The daily Nebraskan. ([Lincoln, Neb.) 1901-current, December 02, 1986, Image 1

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    Weather: Cloudy in the morn
ing Tuesday, becoming partly
sunny by afternoon. Cold with the
high in the mid-30s. North wind 1 0
to 20 mph. Partly cloudy and colder
Tuesday night with a low in the
upper teens. Mostly sunny and
colder Wednesday with a high
around 30.
Cookie king reveals
secrets of success
Arts & Entertainment, Page 5
Huskers down Ducks
at Devaney 76-60
Sports, Page 6
December 2, 1986
University of Nebraska-Lincoln
86 No. 68
GLSA proposal
to UPC attracts
By Kari Hulac
Staff Reporter
The University Program Council City and
Executive Board's approval of the Gay Lesbian
Student Association proposal to create a Gay
Lesbian Programming Committee is bringing
attention to GLSA and the role of UPC.
Rodney A. Bell II, GLSA president, said
although UPC members and other concerned
people brought up many ideological, moral and
religious questions on homosexuality during the
last few weeks, UPC shouldn't address that sort
of debate in making a decision.
"The issue is whether the committee should
be funded or could UPC serve gay and lesbian
students in another way," Bell said. "It is not a
moral question anymore than blacks were a
moral question in the 1960s. Gay and Tesbian
students are definitely a minority who need to
have their needs met."
Bell said a separate programming committee
under UPC City is needed because gay and les
bian students need an unbiased committee that
understands their needs.
"The committee would be geared toward ,
anyone who looks at people as people and to
educate and entertain homosexual and hetero
sexual people," Bell said.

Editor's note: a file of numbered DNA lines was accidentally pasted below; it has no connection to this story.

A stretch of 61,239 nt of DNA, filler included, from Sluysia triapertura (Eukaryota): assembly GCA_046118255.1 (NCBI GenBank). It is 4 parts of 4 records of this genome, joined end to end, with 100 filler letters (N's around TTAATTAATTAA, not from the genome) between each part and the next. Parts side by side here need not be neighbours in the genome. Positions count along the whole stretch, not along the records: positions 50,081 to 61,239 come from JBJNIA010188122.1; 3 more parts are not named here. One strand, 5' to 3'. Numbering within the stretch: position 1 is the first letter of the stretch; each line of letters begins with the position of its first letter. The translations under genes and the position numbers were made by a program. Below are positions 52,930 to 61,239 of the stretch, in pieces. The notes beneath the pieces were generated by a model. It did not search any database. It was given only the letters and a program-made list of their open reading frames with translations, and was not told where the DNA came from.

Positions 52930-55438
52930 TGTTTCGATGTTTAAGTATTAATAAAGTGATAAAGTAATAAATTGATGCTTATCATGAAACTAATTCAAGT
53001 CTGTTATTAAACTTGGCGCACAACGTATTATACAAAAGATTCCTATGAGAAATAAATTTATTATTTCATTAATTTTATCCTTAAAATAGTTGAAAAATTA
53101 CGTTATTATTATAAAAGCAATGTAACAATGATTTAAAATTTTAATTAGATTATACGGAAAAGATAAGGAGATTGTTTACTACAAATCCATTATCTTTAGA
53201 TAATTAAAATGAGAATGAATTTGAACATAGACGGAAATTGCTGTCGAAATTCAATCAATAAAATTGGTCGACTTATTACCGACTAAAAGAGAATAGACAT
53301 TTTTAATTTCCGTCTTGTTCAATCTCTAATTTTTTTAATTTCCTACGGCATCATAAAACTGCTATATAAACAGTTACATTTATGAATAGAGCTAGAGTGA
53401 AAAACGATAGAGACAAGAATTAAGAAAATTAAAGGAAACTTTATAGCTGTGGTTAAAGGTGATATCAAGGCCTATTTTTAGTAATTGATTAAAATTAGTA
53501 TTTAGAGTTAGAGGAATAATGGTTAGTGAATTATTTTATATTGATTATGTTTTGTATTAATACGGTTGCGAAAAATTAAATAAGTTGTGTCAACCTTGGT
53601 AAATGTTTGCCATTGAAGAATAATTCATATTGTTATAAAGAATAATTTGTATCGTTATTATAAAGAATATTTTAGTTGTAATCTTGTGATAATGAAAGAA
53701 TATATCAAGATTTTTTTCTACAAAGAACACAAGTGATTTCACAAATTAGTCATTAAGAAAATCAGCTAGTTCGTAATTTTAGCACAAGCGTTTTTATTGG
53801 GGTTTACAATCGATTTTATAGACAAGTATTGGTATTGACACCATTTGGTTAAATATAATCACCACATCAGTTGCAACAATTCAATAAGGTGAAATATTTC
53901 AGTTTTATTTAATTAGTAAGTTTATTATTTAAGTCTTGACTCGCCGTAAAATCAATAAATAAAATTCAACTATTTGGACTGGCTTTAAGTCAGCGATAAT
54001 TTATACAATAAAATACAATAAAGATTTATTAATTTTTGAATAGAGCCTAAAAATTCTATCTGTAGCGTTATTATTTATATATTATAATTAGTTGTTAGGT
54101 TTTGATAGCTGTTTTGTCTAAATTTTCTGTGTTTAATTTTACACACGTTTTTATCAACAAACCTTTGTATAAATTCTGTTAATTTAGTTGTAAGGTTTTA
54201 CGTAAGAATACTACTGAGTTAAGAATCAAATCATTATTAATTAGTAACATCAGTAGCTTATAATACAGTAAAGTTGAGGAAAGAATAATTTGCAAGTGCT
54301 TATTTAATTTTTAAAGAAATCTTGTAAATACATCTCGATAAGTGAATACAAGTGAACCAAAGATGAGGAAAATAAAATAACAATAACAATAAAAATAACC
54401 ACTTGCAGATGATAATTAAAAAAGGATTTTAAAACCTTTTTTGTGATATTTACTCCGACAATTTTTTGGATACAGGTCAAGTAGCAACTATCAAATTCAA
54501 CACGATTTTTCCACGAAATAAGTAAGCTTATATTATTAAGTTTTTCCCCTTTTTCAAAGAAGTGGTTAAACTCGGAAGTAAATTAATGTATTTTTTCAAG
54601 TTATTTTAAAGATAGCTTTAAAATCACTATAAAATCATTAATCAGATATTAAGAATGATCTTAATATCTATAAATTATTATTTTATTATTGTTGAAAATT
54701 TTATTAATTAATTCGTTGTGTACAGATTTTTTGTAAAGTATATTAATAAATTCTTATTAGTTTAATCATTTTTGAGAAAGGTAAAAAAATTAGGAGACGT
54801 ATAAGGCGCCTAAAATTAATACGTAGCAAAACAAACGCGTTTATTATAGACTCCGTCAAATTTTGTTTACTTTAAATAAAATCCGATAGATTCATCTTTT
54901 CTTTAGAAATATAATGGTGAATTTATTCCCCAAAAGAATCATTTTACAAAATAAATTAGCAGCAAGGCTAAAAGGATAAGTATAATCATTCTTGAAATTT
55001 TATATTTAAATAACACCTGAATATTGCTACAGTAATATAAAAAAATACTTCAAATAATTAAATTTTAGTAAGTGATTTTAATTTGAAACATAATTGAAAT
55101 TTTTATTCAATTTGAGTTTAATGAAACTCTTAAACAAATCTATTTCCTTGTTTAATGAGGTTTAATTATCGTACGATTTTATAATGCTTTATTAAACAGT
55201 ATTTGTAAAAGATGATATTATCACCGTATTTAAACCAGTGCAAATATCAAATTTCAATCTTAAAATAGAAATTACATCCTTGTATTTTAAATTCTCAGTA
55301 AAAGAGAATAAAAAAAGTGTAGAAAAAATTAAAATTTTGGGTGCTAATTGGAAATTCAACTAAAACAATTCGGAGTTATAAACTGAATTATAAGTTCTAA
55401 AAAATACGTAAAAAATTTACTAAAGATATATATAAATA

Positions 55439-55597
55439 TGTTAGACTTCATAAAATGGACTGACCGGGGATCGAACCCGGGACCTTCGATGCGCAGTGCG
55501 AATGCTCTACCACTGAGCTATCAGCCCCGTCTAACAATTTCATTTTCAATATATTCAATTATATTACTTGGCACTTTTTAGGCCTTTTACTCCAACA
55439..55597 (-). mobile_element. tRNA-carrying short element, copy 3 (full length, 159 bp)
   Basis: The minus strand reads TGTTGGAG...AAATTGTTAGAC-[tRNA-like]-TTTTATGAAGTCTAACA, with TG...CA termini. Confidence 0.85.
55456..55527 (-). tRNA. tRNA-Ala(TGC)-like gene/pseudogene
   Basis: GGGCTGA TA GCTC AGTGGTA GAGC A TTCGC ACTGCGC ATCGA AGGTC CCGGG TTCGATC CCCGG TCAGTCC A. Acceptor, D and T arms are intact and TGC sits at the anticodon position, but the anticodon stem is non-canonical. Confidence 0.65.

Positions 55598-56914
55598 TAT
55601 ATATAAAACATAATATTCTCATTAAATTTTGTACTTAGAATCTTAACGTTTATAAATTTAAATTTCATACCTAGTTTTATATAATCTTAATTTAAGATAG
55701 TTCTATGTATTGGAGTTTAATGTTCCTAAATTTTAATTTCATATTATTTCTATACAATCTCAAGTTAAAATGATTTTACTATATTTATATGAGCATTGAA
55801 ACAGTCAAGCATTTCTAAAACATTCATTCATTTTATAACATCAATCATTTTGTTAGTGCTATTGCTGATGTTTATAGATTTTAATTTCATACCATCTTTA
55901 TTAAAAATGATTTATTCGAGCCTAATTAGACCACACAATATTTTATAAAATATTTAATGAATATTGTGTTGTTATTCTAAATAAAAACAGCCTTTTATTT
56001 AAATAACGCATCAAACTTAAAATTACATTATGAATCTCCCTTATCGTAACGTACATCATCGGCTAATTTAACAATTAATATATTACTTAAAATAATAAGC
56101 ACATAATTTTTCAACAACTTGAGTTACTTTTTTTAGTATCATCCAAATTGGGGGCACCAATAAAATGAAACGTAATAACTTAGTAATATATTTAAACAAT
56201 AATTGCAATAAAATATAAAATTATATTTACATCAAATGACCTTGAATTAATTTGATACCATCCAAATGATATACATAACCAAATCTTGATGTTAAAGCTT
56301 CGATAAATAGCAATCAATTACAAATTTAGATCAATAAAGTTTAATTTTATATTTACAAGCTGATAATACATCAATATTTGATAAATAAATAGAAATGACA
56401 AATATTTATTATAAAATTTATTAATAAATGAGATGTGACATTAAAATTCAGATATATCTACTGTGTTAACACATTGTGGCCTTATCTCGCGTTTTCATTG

Tim Teebken, senior arts and sciences major,
said the moral questions surrounding homosex
uality can't be ignored.
"When you have a moral decision you have to
go to the people," Teebken said. "You have to get
the public opinion. I believe there is a slumber
ing silent majority who are opposed, and a survey
would bring that out."
Vicky Jedlicka, GLSA vice president, said a
survey wouldn't work because people just
wouldn't take the time to fill it out. Bell said a
survey wouldn't be right because you would be
"stirring up the water." Bell said answers would
be distorted and unfair because they would be
dealing with a class of uneducated people.
"People would be using religion as fact. Reli
gion isn't fact or science," Bell said. "Morality
isn't fact it's people's opinions."
Teebken also said the claim that there is 2,400
homosexual students on campus needs to be
s u bstantiated.
HDiireeto sfaimMed mm 'perfect job9 "
Accident leads to
Activities and Programs
job for Sara Boatman
By Kevin Freadhoff
Staff Reporter
Sara Boatman, director of Campus Activi
ties and Programs, became the director, -"totally
by accident," she said.
Dosintaa said she had be?n teaching cow
nmi-ic;;tions tt'Desnc Co?ge when the
opportunity to f.Jl the fcsitioa of director of.
Campus Activities t UHL arose. Dcnr.e Col- ;
IzZi Ui jt'tect its pr.t ts.iz f::r her
' tixh:rvi prdttcn and shs found fcsrsslf out of '
a i ' i i"M
A fri.-u.i j-urt d tit ,t c; ; !y f.-r ic
director's job at UNL. Boatman said she only
intended to take the job until another impor
tant teaching position became available.
"One month later, I realized I had found